Pass custom parameters in Custom Expectations and optimize your GX workflows

Pass custom parameters into your Metric to unlock greater functionality for your Custom Expectations.

Austin Robinson
October 18, 2022
Austin Robinson
October 18, 2022
A photo of black skeleton keys on a wooden background
With the right keys, you can pass custom parameters in Custom Expectations. (📸: Silas Köhler via Unsplash)

When creating Custom Expectations in Great Expectations, you may find yourself creating a Custom Expectation that depends on a piece of data that can’t or shouldn’t be hard-coded.

That’s when you need to pass custom parameters into your Metric. This can unlock greater functionality for your Custom Expectations, but its implementation will be slightly different depending on the class of Custom Expectation you’re building.

(This is an advanced configuration and customization of your Custom Expectations; see our introduction to creating Custom Expectations to get started!)

All Custom Expectations (and all Expectations in general) have a success_keys attribute. This attribute is a tuple of strings.

The items in the tuple are the names of the parameters which are available for you to use during the evaluation of your Custom Expectation: the default parameters, plus any you have defined.

For example, standard success_keys for a ColumnPairMapExpectation, referencing the two columns being evaluated and the mostly parameter, look like:

1success_keys = (
2   "column_A",
3   "column_B",
4   "mostly",

These parameters will all be passed through as a part of your ExpectationConfiguration and made available to the _validate methods of Expectations. 

Any parameters we wish to also make available to our Metric (for example, the two columns to be evaluated) will need to be listed as a part of an attribute under that Metric.

Consider an example case using ColumnPairMapMetrics, MulticolumnMapMetrics, and ColumnMapMetrics. You could use these parameters to:

  • Define a condition_value_keys tuple, to supply the arguments needed to compute your Metric.

  • Define a condition_domain_keys tuple, to help define the domain on which the Metric is operating.

⚠️ Warning

If you’re passing only a single parameter into any kind of value_keys or domain_keys in your Metric, it must still be a tuple and have a trailing comma:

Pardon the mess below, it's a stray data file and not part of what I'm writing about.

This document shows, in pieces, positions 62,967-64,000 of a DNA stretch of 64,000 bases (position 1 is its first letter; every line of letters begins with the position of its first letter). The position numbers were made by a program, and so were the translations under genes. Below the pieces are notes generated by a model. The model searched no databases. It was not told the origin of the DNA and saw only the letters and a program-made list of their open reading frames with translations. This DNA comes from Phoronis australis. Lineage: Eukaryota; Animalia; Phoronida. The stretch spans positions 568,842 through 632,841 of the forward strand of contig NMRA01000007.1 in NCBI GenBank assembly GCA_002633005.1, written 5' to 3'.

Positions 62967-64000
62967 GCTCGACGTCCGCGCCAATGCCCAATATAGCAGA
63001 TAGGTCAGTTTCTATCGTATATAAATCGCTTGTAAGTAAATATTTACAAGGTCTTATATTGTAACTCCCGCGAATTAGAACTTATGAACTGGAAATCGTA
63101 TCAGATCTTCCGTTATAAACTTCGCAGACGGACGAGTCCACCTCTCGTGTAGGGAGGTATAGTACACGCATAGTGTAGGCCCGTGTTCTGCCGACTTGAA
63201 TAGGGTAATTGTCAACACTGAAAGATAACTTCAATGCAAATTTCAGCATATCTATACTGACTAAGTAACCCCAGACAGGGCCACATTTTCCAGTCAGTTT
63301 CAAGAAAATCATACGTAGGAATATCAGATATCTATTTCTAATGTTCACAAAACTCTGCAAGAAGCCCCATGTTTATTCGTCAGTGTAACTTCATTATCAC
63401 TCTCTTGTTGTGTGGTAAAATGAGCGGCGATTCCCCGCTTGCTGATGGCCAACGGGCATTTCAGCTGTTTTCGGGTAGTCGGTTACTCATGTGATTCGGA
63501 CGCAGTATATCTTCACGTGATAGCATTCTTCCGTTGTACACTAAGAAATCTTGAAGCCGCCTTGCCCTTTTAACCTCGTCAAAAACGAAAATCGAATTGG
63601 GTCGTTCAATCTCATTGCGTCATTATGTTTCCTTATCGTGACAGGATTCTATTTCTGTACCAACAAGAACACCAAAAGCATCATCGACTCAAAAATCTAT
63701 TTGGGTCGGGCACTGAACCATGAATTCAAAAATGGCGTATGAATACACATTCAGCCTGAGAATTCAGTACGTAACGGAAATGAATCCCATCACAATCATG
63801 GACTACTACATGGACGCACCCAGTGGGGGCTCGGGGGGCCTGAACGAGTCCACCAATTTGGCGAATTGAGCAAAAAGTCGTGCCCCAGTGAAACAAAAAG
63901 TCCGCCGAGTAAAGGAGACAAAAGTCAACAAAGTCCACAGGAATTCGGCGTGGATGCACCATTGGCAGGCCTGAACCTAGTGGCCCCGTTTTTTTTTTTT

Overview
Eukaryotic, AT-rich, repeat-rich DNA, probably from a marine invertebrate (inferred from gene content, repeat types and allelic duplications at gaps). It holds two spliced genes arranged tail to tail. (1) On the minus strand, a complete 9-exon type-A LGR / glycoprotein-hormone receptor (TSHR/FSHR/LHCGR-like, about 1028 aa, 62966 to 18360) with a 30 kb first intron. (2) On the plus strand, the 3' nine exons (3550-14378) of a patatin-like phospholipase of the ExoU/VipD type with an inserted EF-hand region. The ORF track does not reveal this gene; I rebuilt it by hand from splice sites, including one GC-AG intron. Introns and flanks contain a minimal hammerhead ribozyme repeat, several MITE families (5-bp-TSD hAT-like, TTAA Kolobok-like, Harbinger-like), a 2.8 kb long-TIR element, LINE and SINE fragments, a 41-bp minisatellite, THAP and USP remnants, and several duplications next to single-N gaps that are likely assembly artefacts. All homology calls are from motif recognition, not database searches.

1✅ value_keys = ("degrees",) 
2❌ value_keys = "degrees"
3❌ value_keys = ("degrees")

For example, the MulticolumnSumEqual Metric contains:

1condition_domain_keys = (
2   "batch_id",      
3   "table",      
4   "column_list",      
5   "row_condition",      
6   "condition_parser",      
7   "ignore_row_if",  
9condition_value_keys = ("sum_total",)
11ColumnAggregateMetrics, TableMetrics, and QueryMetrics can similarly define a value_keys tuple or a domain_keys tuple:
13value_keys = ("column",)
14domain_keys = ("query",)

ℹ️ Info

Any type of Expectation can have some version of value_keys & domain_keys.

Some classes of Expectation judge whether a row-wise condition is met, and these require condition_value_keys and condition_domain_keys

Classes that do not use row-wise conditions use value_keys and domain_keys.

Once these attributes have been provided in both the Expectation class & Metric class, your custom parameters can be passed into and utilized within the individual Metric functions, as seen in the ColumnValuesBetween Metric:


1condition_metric_name = "column_values.between"  
2condition_value_keys = (      
3   "min_value",      
4   "max_value",      
5   "strict_min",      
6   "strict_max",      
7   "parse_strings_as_datetimes",
8   "allow_cross_type_comparisons",
12   cls,      
13   column,      
14   min_value=None,      
15   max_value=None,      
16   strict_min=None,      
17   strict_max=None,      
18   parse_strings_as_datetimes: bool = False,
19   allow_cross_type_comparisons=None,      
20   **kwargs  

Utilizing these patterns to further customize your Custom Expectations can help you to create powerful, fit-for-purpose validations and optimize your Great Expectations workflows.

For an example of passing custom parameters in the context of a full Custom Expectation, check out expect_column_values_to_be_lat_lon_coordinates_in_range_of_given_point.

A final note: The patterns described in this post are our recommended best-practice when using custom parameters, but it's also possible to access them through kwargs. You can see an example of kwarg-based access in the Custom Expectation linked above.

Great Expectations is part of an increasingly flexible and powerful modern data ecosystem. This is just one example of the ways in which Great Expectations is able to give you greater control of your data quality processes within that ecosystem.

We’re committed to supporting and growing the community around Great Expectations. It’s not enough to build a great platform; we want to build a great community as well. Join our public Slack channel here, find us on GitHub, sign up for one of our weekly cloud workshops, or head to to learn more.

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